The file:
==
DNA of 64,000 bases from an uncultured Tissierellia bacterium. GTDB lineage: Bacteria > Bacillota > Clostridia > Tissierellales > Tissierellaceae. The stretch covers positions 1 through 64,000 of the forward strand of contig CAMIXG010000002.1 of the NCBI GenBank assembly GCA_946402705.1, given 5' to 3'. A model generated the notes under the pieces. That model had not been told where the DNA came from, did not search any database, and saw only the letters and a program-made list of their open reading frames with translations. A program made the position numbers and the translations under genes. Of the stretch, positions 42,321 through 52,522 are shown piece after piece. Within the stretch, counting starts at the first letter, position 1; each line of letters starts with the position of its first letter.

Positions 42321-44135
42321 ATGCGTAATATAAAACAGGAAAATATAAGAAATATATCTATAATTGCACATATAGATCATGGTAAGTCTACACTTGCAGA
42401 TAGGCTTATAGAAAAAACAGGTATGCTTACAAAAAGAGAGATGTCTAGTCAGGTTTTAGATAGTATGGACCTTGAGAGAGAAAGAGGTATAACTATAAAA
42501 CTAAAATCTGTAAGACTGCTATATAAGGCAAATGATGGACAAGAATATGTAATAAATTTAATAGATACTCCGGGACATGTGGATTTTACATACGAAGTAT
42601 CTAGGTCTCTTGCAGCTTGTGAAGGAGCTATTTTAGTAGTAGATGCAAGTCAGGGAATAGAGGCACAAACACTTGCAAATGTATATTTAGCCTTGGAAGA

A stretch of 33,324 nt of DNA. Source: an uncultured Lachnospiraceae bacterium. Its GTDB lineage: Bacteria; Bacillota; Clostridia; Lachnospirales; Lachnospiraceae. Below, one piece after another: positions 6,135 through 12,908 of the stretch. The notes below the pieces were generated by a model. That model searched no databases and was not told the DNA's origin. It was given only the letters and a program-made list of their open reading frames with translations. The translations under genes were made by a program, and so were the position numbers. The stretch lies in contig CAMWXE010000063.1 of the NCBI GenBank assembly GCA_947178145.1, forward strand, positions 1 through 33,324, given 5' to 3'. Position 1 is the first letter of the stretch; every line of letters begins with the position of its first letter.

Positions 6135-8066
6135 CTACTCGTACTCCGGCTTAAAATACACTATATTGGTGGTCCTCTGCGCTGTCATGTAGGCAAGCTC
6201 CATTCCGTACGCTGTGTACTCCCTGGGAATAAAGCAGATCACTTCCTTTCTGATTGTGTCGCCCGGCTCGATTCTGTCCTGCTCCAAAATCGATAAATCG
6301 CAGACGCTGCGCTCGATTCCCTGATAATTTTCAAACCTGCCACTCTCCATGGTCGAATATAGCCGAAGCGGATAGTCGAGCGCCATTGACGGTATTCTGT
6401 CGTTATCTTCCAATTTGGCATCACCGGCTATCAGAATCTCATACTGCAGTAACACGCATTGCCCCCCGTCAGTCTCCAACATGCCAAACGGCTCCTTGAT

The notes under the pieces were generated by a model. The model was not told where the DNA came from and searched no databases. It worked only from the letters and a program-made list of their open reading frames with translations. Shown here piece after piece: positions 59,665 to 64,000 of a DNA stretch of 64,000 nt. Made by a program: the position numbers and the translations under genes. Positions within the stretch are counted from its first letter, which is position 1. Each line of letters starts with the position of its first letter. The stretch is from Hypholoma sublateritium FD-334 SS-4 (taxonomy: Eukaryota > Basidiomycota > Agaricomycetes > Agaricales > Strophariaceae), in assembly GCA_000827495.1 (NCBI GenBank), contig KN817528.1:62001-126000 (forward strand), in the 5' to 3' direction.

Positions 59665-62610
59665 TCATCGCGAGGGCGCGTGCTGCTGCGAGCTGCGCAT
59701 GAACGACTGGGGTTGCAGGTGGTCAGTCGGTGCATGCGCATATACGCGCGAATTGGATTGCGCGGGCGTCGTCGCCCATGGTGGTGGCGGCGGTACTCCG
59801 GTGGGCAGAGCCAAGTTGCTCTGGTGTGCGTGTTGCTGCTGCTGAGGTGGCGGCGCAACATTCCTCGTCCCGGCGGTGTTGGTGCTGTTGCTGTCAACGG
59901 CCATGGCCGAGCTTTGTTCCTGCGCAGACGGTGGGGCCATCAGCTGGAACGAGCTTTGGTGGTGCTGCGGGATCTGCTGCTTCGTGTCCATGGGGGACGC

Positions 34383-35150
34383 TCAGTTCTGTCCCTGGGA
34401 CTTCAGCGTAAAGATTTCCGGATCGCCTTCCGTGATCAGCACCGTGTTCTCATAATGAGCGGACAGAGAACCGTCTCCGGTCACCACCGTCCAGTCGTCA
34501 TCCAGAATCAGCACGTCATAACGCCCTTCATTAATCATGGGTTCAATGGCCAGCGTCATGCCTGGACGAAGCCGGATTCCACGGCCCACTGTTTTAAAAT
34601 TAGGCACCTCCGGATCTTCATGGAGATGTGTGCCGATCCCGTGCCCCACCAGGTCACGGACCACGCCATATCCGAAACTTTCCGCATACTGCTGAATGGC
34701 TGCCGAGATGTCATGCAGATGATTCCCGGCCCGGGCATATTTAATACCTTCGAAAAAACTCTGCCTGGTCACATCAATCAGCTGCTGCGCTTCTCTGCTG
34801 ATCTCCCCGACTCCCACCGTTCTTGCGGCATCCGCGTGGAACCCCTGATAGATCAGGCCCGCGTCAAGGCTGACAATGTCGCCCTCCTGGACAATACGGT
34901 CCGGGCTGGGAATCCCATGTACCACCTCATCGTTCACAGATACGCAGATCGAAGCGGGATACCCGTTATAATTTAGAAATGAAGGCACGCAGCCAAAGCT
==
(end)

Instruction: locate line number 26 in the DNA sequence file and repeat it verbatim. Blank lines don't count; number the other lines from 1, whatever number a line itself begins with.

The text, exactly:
34901 CCGGGCTGGGAATCCCATGTACCACCTCATCGTTCACAGATACGCAGATCGAAGCGGGATACCCGTTATAATTTAGAAATGAAGGCACGCAGCCAAAGCT